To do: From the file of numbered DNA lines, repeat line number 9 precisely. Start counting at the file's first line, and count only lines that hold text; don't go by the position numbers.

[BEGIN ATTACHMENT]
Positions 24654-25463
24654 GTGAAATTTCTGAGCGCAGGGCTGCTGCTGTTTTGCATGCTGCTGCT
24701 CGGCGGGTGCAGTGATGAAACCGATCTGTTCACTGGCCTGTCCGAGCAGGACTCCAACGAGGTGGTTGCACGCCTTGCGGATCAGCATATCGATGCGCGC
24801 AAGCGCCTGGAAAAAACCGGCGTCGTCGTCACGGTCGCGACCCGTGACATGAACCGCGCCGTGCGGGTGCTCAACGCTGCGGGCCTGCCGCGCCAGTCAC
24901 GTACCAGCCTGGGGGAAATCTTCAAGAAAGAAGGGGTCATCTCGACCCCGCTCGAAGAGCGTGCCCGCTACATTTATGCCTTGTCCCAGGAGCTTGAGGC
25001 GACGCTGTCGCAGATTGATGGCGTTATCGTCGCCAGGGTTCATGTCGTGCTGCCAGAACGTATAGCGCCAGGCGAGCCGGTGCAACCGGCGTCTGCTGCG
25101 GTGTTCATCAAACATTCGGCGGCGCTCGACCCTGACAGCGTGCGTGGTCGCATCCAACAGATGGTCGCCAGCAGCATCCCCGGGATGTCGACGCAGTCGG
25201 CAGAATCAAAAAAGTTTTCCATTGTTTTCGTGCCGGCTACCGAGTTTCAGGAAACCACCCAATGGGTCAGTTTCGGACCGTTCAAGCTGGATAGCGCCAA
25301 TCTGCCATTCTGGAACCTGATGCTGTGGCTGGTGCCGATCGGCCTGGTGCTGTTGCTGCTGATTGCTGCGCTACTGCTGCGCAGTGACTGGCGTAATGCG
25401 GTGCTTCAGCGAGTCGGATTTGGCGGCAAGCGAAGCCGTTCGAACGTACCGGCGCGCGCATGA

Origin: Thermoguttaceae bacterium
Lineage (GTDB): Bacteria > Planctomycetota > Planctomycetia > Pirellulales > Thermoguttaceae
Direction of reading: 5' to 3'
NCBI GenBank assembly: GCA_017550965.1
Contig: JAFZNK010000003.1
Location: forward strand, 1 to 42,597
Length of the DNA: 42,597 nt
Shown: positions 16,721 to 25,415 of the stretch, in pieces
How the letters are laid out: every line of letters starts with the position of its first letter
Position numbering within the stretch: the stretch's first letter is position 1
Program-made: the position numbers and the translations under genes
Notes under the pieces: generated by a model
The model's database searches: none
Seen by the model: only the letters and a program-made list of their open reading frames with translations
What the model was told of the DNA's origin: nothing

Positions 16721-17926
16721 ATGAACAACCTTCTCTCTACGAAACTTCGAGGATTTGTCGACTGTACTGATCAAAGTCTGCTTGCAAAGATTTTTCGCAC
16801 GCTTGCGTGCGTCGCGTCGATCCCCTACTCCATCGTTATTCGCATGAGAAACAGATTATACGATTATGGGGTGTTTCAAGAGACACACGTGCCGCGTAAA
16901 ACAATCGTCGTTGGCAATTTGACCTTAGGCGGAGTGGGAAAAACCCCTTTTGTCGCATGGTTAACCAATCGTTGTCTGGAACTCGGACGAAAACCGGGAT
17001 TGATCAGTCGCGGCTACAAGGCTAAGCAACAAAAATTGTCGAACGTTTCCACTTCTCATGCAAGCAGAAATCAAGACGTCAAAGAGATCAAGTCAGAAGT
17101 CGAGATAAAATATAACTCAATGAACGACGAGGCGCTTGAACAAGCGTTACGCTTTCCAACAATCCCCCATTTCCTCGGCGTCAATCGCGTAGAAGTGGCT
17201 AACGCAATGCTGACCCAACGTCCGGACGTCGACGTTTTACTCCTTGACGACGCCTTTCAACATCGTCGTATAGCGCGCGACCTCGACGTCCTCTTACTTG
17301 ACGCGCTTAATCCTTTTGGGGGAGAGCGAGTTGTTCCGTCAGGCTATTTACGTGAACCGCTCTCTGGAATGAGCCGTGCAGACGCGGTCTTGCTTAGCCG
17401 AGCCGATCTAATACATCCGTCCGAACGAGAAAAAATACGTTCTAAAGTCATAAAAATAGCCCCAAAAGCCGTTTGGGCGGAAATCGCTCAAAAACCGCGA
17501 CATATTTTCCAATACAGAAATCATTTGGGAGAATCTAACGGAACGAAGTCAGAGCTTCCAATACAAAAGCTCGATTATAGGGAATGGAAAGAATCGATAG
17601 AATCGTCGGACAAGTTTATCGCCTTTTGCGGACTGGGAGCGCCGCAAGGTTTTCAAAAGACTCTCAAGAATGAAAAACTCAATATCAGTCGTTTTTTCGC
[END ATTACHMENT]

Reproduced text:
25301 TCTGCCATTCTGGAACCTGATGCTGTGGCTGGTGCCGATCGGCCTGGTGCTGTTGCTGCTGATTGCTGCGCTACTGCTGCGCAGTGACTGGCGTAATGCG